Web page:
After the end of last semester, I was offered an opportunity to help out with a class with my instructor Nancy Lippe on Nonprofit Leadership in Experimental College class, and I gladly took it up. I have always loved ExCollege classes for their experiential learning (and teaching) aspect, and I knew I wanted to be a part of a learning community. More than anything, I learned some important lessons about myself, from being there and interacting with people there.
There were rocky moments, particularly at the beginning when we realized the class was much smaller than we thought (only five, including me). We hoped there could be eight or ten students.
Given that I was taking 5.5 credit this semester as well as being more involved in other stuff, I did have some doubt and questioned my own commitment. I don’t want to commit if I couldn’t commit fully. The other reason for my reluctance is the fear that it’s not worth my time. The fear was real, but I recalled an advice for young people by Peter Senge: When we do something in line with our purpose and hear ourselves saying “This is too small for me”, be aware that it is the ego speaking. Mother Teresa once said that “There is no great thing; there is only thing done with great love”, and it could not have been truer in my case. Helping with the class is already aligned with my purpose, “to learn and to co-create learning”, and I would be better off paying attention to what is there instead of wandering about what could be.
Anyway, I sensed a similar frustration from Nancy after the first few classes, that she was aware of my reluctance. One evening after class, I shared with her my fear, and she said “Well, I’m in it, and I’ll make you in it”. That was exactly what I needed to hear the most at that time. It is so important to work with someone else to keep ourselves accountable. One reason that leadership is hard is because it is lonely. That’s why in many organizations, including the nonprofit I’ve worked with for a while (SEALNet) the co-leadership model was used. It is helpful in preparing ourselves transition to leadership role, because a strong motivation for a great many of us is to not let others down. Ask any startup founders and they will tell you the most important asset they have is their co-founders and team, not only because of the complimentary skills but also because they keep others motivated and accountable when things get rough (which is almost all the time for startup)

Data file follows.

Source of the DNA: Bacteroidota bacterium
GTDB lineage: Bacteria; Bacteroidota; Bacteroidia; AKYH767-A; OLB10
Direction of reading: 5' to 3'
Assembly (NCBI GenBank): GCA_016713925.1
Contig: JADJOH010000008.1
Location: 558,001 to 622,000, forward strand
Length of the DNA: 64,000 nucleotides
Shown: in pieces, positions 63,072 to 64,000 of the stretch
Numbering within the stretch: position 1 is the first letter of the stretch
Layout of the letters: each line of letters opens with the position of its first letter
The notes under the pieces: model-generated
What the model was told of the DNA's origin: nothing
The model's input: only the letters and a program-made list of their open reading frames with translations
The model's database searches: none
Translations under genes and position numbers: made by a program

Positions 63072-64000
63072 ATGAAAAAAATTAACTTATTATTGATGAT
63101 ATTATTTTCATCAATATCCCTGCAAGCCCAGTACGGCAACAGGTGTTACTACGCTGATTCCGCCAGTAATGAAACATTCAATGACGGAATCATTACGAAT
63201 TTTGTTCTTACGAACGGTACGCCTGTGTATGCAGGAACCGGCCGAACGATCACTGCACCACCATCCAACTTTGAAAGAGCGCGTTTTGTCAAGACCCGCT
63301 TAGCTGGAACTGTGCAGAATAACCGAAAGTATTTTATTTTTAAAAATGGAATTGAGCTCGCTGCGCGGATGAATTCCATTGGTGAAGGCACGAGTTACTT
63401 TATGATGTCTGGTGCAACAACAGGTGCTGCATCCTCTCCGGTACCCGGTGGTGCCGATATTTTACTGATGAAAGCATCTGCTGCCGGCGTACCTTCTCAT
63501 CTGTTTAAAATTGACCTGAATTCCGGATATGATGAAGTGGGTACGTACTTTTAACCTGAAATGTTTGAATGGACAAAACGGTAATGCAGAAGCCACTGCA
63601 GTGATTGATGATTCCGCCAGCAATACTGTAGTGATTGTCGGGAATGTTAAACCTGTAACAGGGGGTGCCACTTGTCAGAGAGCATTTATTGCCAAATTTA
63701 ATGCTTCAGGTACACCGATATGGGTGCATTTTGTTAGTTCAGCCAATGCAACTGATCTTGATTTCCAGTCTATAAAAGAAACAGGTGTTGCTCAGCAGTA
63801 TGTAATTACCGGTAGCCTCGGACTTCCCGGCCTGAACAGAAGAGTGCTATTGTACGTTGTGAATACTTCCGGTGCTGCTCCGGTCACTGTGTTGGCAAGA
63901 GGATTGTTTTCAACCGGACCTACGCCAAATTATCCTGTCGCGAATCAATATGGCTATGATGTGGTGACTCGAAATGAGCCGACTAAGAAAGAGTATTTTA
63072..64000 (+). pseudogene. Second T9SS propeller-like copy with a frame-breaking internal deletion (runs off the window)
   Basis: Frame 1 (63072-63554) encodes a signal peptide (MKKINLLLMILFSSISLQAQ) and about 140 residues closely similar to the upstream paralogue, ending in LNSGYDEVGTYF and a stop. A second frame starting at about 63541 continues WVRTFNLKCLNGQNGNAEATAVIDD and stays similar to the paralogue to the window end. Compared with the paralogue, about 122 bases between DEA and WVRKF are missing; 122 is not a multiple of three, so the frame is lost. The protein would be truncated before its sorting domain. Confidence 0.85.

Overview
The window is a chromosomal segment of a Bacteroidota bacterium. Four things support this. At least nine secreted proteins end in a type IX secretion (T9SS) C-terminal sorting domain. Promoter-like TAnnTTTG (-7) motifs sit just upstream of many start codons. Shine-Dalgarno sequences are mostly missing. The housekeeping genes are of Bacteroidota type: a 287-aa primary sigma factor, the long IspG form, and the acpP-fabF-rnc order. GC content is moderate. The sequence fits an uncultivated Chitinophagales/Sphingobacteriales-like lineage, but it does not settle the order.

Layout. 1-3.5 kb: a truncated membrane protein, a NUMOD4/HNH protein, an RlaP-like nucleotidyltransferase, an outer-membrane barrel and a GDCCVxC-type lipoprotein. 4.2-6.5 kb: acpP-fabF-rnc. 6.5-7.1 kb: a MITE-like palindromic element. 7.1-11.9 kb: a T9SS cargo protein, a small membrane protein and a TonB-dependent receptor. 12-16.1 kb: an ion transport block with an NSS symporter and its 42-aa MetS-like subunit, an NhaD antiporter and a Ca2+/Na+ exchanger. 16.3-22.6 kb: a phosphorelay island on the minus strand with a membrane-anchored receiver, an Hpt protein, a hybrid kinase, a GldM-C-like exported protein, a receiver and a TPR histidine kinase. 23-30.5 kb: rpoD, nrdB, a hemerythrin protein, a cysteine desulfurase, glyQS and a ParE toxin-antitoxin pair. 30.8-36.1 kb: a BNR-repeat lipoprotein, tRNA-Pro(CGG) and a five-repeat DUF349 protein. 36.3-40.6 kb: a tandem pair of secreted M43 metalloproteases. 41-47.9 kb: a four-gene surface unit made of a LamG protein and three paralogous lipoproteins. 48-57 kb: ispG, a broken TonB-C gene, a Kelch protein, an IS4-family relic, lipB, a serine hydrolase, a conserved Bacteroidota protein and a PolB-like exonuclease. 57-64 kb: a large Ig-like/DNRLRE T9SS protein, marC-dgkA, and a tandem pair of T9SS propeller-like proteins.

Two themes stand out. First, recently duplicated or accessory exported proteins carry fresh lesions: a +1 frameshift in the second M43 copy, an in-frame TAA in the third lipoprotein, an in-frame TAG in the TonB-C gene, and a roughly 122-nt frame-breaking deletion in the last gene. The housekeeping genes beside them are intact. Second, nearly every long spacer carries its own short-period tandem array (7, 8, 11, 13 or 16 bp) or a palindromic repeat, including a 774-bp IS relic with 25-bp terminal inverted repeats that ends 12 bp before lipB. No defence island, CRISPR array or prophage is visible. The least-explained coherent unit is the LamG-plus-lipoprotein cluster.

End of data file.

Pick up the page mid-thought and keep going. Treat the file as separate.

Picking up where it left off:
Somehow I was really inspired after the short conversation that night. On the way back to my room, I asked myself: how might I turn this situation to my advantage? Small class means more interaction time, so we will have more opportunity to hear from each and everyone, to dive deeper into ourselves. That was exactly what I wanted – why on Earth did I even worry in the first place? I’m learning the same lesson again and again: Whenever I have an expectation, be aware of the potential disappointment that comes with it. Be aware when expectation distracts me from the present. Stay with what is. This will take a lifetime to learn, and I’m thankful for this experience.